The Limit of Creativity

I spoke in my last post about how I haven’t written fiction since April. I also began scrap-booking in that first week of April: in fact, on April 6th. My last day of writing.

Equally, my own version of a “sort of bullet journal thing” has been much harder to work on, as I’ve been scrap-booking daily. And since I’ve let the daily pages slide, I’m finding my groove with my weekly spreads, and feeling that they are more use for me. Which is worth noting.

I’m not going to draw too many conclusions from one set of events during the Coronavirus pandemic, when our worlds are already getting turned upside-down, but I did find the timing interesting in hindsight.

 

Noticing Creativity in Projects

At the beginning of the year I was writing fiction, planning fiction submissions, still blogging regularly, and completing weekly spreads fairly often.  As each ‘slot’ of mental energy is taken up, I need to free one more by removing something. What I’m noticing is this concept of where I’ve been creative, and how there is always a ‘creative project’ in my project slots.

For example, over the last 6 weeks I’ve actually completed a course in making an ecourse (yes, really) and thus I am this week launching my first ecourse in… yep – Finishing Projects.

And although I frame it around life-projects like reinventing yourself or reaching a goal, I learned a lot of the skills through writing nearly 900,000 words of fresh fiction (not including original drafts or middle drafts rewrites) in ten years.

This ecourse is something that I haven’t felt ‘counts’ as writing but began as an ebook – if that isn’t writing, I don’t know what is. Equally, I wrote video scripts and made worksheets, send beta copies and gathered feedback… I’ve done a lot of writing for this project, and also have used a lot of my creative muscles to give it structure and ensure my personality at least shows up in my voice.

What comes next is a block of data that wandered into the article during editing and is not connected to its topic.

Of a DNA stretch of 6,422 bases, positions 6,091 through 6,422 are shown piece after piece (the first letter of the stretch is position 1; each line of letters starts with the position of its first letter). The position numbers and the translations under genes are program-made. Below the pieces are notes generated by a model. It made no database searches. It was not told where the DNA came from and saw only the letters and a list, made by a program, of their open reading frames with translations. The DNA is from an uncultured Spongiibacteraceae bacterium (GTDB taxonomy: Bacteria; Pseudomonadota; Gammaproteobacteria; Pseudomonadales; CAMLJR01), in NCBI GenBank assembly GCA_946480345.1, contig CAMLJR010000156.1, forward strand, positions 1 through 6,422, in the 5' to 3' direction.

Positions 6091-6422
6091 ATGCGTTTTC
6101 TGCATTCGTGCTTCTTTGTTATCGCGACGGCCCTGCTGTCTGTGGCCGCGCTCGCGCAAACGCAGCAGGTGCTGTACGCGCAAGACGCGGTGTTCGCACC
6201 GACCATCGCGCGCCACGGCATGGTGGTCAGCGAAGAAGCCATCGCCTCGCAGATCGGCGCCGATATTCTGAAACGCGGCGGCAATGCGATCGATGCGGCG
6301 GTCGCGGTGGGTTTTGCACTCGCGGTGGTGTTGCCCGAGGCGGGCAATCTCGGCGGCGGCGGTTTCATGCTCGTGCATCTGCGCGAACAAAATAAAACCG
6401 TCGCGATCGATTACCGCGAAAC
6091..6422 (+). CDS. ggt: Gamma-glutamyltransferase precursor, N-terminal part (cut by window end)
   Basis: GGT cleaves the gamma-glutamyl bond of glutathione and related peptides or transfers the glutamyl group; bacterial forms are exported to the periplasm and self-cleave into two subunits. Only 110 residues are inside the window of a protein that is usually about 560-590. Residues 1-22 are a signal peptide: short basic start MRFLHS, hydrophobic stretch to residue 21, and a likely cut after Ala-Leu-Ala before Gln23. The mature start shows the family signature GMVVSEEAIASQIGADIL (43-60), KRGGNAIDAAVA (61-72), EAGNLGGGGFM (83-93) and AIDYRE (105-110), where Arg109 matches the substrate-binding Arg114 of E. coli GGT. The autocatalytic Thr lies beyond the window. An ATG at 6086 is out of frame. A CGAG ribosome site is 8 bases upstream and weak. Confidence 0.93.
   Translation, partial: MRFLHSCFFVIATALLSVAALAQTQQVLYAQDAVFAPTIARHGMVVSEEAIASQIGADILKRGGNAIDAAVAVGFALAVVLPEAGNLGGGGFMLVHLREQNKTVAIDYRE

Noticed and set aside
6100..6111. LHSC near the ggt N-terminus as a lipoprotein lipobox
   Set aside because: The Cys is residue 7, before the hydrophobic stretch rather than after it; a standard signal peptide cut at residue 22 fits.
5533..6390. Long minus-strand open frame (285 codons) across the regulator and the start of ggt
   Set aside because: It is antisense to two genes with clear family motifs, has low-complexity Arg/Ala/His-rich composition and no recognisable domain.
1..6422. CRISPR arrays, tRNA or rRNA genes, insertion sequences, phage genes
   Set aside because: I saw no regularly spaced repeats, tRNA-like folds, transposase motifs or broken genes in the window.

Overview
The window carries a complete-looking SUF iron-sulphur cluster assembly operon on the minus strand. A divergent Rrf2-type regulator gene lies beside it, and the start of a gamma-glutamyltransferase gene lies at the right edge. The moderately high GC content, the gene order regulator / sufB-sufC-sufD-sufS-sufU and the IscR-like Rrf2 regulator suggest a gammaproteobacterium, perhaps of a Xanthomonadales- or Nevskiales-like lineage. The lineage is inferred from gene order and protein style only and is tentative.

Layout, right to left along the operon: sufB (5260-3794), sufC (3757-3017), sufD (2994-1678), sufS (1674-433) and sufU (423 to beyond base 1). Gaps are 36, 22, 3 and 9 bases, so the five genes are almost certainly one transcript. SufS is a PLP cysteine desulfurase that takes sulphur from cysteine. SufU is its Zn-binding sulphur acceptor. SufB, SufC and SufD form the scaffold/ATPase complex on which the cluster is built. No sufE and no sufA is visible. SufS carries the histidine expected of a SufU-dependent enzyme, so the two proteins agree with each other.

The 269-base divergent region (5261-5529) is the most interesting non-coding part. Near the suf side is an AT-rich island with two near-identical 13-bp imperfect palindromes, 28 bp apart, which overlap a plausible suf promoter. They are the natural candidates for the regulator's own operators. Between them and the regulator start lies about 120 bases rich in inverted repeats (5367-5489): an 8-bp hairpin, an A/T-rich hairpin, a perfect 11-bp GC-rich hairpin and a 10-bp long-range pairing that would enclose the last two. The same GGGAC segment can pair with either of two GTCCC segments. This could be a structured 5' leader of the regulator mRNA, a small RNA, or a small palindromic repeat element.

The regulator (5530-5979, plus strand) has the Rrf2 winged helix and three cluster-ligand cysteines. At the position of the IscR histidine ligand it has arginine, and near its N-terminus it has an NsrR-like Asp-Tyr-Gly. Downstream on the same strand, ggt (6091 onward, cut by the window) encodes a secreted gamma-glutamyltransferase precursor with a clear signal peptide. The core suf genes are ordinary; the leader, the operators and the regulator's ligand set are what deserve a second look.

That has been a creative outlet even as I saw it as a practical one.

I’m also feeling that even writing this post is so much easier and the words are pretty much flowing in a way I’ve not had in a while – partly I think because I’ve been pretty much only writing articles for medium, and the more “blog” style posts are really where I have all my long-term experience. After all, I originally began blogging in 2004; and only writing articles in 2017.

Types and Forms of Creativity

So another thing to consider is that creative voice from multiple forms of writing – not just fiction in the fantasy genre.

Kate Cavanaugh, a writer I follow on youtube, is preparing from September 1st for a “MILWORDY” – that is to write a million words in a year. But the thing that felt novel to me was that she is counting ALL writing – fiction novel drafts, short stories and freelance creative nonfiction, personal essays, drafts and re-writes.

Although I began this post thinking that I’ve been creative in “non-writing” formats, but even if I focus back in on my writing as a creative force, I’ve still written (and published) 11 medium articles, goodness knows how many draft articles, wrote most of a 53-page ebook, have responded to client emails with mini essays including reference links, and in July I captured 34 mini stories; writing at least a sentence of “this is a story I want to expand on one day” on 22 of the 31 days of July.

I don’t know why this concept seems like such a revelation, but especially as I’ve completed & won #NaNoWriMo ten times now and am not sure about continuing with the challenge… #Milwordy is another concept that might help me keep on top of writing but also allow me to split my focus between multiple large-scale projects including nonfiction.

How do you define and re-ignite your creativity?

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